Your First Motorcycle Road Trip: A Complete Guide

An in depth guide to help you survive your first motorcycle road trip Your First Motorcycle Road Trip: A Complete Guide drivrzone.com

So we’ve reached the point in your illustrious career riding motorcycles where the daily grind of the nine-to-five traffic just isn’t supplying the thrills you seek. Or, maybe it’s that very grind that sees you searching for some time away from city buses, and commuters.

The beautiful part about the hobby or mode of transportation that you’ve chosen is that it’s the perfect steed to get you out of the concrete jungle. Some of us took up the mantle of saddle-sitting, and motorcycle piloting for the sole reason of leaving town.

Don’t get me wrong, cities can be beautiful. You should, at certain times in your life, try to see more of them. So when the travel bug comes biting — and it bites real hard — you should make a list of all the different cities you want to see. Often times, these tent pole locations can ease the stress or fear that surrounds traveling. There are a lot of anxiety-inducing things that need to be done in order to travel. These simple things, strung together, can dissuade potential trips from ever happening.

If you’re one of those people that hesitates to check out, and get out there, putting together a plan that involves specific locations, like the beautiful cities around you, will help you feel like there’s somewhere to be.

But the true wonder of riding motorcycles has nothing to do with the cities you would like to see, rather, how you get there. No matter the road, no matter the state or province, winding from place to place on a motorcycle is the sensation that dreams are made of. The feeling you become swarmed by is part of (if not the majority of) the reason people take up motorcycling to begin with. There are no words to describe the freedom and floating therapy that is prescribed to riders.

If you’ve followed our editorial journey thus far, and have done all you need to (like taking motorcycle riding lessons, privately of course) in order get your motorcycle license, and purchase your first length of insurance, then all the doors are open to you.

Before you step your boots out that door, there are a handful of things you should have already wrapped up, and a bunch of things you need to consider.

Let’s get this commute-dissolving caper underway. Here’s what you need to know before or during your first motorcycle road trip.

Planning / Routing

The beginning of the rest of your life, starts right here. Luckily for you, cartographers are now camera-based, AI-patrolled, and extremely accurate in the twenty-first century. You can easily find a safe and secure way to get from one place to another in nearly every location on earth. There’s no guessing, or worry about where this road will lead.

Unless, you’re more like myself, and prefer the adaption tactic that comes with just “wingin’ it”. I’m a weird cookie though. I’d much rather slap on my gloves, boots, and helmet, and find where the road ends instead of planning my route to a tee.

The main points of focus, whilst you stare mindlessly at a maze of roads, names, highways, lakes, and names on the map should be where and how.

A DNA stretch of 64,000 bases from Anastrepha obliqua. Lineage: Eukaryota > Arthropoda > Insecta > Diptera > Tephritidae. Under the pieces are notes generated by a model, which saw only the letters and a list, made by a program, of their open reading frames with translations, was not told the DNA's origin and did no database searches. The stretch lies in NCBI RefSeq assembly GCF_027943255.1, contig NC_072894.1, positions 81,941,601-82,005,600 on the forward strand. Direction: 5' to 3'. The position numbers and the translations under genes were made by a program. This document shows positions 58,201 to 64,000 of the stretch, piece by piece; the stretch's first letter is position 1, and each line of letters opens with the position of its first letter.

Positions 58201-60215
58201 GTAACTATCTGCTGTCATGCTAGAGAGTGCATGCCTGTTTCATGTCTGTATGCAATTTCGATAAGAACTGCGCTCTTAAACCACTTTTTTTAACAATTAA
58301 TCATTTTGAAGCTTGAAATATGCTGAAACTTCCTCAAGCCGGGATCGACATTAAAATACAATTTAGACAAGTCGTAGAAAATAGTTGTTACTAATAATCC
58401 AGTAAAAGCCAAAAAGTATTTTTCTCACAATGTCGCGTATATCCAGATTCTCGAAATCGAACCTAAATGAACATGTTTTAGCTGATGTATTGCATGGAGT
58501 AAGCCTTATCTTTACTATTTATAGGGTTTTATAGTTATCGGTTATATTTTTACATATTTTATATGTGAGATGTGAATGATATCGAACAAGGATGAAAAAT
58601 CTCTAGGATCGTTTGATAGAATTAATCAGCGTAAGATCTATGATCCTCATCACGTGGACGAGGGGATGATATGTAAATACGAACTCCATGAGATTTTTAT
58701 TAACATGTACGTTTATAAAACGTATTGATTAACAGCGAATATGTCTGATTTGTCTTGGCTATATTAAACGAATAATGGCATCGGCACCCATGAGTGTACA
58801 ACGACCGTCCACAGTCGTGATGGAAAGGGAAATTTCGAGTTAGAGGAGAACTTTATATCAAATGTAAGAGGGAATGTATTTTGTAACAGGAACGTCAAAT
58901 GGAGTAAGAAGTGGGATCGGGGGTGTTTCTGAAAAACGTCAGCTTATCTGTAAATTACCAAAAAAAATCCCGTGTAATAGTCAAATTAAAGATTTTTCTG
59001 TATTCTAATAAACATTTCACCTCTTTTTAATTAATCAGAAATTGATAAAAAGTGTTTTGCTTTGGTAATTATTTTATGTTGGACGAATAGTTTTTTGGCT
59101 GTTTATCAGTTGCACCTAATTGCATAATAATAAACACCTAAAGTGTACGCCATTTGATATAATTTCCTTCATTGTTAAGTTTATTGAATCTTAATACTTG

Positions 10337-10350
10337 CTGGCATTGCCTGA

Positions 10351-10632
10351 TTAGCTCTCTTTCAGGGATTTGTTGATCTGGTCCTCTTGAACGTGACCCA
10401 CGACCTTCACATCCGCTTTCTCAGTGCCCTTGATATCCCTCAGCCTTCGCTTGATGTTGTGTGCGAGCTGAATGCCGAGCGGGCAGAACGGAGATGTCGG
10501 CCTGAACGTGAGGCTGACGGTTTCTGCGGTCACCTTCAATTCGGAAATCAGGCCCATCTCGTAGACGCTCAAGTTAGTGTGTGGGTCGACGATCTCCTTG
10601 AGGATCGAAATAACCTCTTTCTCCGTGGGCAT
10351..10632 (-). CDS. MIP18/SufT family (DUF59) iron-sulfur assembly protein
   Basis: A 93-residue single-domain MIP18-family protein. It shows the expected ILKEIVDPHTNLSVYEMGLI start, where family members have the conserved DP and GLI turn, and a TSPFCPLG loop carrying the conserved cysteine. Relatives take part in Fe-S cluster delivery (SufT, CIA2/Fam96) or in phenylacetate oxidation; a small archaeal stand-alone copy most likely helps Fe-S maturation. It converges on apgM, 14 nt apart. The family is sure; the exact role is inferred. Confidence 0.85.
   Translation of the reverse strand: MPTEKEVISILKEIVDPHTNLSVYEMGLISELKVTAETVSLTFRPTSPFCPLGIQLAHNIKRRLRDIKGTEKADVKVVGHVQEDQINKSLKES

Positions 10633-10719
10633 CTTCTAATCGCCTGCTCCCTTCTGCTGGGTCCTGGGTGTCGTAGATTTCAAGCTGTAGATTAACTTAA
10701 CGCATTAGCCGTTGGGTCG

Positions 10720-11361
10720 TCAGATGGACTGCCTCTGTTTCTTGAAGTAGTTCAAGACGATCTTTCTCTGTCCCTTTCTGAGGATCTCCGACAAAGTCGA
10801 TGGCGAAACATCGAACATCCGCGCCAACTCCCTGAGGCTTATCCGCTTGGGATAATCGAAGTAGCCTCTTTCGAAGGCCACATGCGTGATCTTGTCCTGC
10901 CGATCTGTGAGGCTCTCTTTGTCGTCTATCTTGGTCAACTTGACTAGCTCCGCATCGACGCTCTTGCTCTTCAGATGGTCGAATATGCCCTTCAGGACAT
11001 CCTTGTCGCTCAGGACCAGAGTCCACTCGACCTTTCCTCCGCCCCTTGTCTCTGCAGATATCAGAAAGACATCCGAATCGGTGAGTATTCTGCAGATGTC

Where you want to go will determine the chapter titles within the novel of this trip. It’s important to create tent poles to hold up the plan in its entirety. Where are you starting is the obvious point to fill out. That chapter is written already. As it’s sure to be a location that you’re well versed in, and have done the exploration thing within your own town. If you haven’t, do so now! There’s nothing like newly discovering your own city via the saddle of a motorcycle. It will shed new light on places and things you’ve already seen.

Where you want to end up is the next point you should fill in. Note, this will be the technical halfway point of your trip, as you will most likely have to ride back home. Unless you’re filled up with funds, and can afford to put yourself and your bike on a plane, and ship your butt back home, you’re going to have to get back to your own doorstep. So your “end point” is actually just your “turnaround point”. Choose somewhere that is within your timeframe.

Time mapping is extremely crucial to planning a road trip, and it is even more important that you inflate times. Your chosen electronic mapping application might be able to estimate the time traveled or timeframe easily, but it isn’t accurate. It’s a generalization. Please do not take the estimates by google or apple maps as gospel. Inflate. If something says that you’ll need 4 hours to get there, plan safe and give yourself 6-8 hours to get there.

Know your bike! If you’re unfamiliar with your motorcycle of choice for this road trip, you will severely regret taking it out on the road. There are a lot of things that can change the path you take, or where you go, regarding your motorcycle. First and foremost, your gas tank. Two huge things here.

Firstly, ensure that you know how far you can go (highway speed) on a single tank of gas. Plan accordingly. There are plenty of mapping applications that can map you through a route with marking gas stations. Once on the road, pay very close attention to the gas station signs. There are some areas in North America, that might even extend you beyond your gas tanks range on their own. Read every sign. One thing you can do to stop some of the anxiety surrounding running out of fuel on the highway, in the middle of nowhere, is to pre-plan your gas stops. To do this, you obviously need to be intimate with the details of your bike.

Secondly, you might want to buy a jerrycan. There are both regular (but small in scale) cans, and collapsible travel cans. If you have a small tank — like those found on the sporty Harley Davidson bikes known as “peanut tanks” — you can take a small amount of gasoline with you on the road. This could save your trip, if you need a tiny bit more just to get you to the next stop.